Engelbart was probably one of the first figures I read about when I was starting to get into computer history. I loved his mouse design, as primitive as it was. It's just such a cool-looking doodad, in addition to its obviously huge impact.
Shame we're sort of getting away from mice in popular computing, what with touchscreens and touchpads and so forth. I still think the mouse is the most intuitive way of interfacing with a computer, and I hope it stays around for many decades to come.
Kudos to him for his invention, and I'm sad to see him go.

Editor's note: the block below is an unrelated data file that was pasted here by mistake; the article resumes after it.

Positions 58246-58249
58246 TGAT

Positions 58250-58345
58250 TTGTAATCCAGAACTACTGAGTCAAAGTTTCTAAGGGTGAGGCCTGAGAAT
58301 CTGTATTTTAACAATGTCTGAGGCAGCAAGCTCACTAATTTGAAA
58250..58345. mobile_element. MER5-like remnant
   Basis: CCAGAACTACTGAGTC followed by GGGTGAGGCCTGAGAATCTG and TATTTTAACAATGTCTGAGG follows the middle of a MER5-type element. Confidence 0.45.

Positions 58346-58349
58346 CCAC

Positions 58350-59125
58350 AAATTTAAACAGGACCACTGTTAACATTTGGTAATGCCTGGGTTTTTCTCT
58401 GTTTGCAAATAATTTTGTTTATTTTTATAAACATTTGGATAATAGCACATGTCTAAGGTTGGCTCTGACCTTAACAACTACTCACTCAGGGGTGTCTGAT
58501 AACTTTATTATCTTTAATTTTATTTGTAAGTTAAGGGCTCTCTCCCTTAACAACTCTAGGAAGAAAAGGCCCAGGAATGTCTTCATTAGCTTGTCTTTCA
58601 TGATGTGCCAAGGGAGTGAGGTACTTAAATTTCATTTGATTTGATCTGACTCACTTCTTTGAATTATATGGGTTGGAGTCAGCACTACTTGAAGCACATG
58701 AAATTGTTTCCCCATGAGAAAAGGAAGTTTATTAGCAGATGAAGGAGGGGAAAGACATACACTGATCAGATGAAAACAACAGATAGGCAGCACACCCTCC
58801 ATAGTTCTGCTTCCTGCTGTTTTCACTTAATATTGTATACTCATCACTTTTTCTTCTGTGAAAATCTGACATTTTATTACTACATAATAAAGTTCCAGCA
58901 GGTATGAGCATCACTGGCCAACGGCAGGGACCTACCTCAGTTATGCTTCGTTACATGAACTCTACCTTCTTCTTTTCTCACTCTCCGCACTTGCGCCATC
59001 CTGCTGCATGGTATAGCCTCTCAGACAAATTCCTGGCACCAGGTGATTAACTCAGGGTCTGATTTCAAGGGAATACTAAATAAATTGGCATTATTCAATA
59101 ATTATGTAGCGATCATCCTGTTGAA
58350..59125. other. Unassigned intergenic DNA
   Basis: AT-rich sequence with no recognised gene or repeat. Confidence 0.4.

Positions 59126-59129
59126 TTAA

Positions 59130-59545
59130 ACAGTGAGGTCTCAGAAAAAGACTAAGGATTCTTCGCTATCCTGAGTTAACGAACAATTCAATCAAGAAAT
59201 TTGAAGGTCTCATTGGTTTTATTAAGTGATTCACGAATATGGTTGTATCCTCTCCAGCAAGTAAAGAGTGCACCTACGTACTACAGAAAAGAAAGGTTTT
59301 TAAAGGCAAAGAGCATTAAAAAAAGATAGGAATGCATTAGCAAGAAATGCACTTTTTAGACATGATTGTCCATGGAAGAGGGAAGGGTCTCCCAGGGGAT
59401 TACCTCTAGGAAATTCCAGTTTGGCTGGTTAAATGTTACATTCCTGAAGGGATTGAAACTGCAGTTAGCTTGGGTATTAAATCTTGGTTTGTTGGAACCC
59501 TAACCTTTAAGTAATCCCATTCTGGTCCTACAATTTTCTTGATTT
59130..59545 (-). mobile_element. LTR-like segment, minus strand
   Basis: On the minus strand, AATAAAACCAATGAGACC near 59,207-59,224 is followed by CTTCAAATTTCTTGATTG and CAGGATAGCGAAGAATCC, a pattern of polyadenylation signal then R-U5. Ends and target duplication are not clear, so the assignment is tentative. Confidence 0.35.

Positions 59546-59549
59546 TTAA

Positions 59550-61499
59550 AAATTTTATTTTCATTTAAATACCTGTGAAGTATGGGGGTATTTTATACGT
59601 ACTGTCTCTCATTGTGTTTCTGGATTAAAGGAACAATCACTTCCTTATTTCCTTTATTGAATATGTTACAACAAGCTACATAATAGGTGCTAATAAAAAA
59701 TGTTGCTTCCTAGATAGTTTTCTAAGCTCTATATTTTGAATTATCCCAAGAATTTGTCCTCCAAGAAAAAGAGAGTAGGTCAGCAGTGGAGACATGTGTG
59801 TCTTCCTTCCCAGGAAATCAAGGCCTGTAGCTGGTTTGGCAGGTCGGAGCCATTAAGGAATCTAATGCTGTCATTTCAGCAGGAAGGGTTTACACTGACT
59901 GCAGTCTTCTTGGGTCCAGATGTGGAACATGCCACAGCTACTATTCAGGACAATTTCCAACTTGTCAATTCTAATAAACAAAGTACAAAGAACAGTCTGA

Rest in peace, Mr. Engelbart. I started using computers in the 1970s, and throughout that decade and all of the next we used arrow and tab keys to move around screens (much like airline reservation terminals still are, I think). It was fast and efficient but of course limited to certain fixed locations on the screen. I still prefer keyboard shortcuts for any sort of commands, but the mouse has been indispensable for photo editing, and, more importantly, bringing general computing to the masses.
I hope he was proud that in this age where phones are considered obsolete after a year his invention has stood strong since 1967.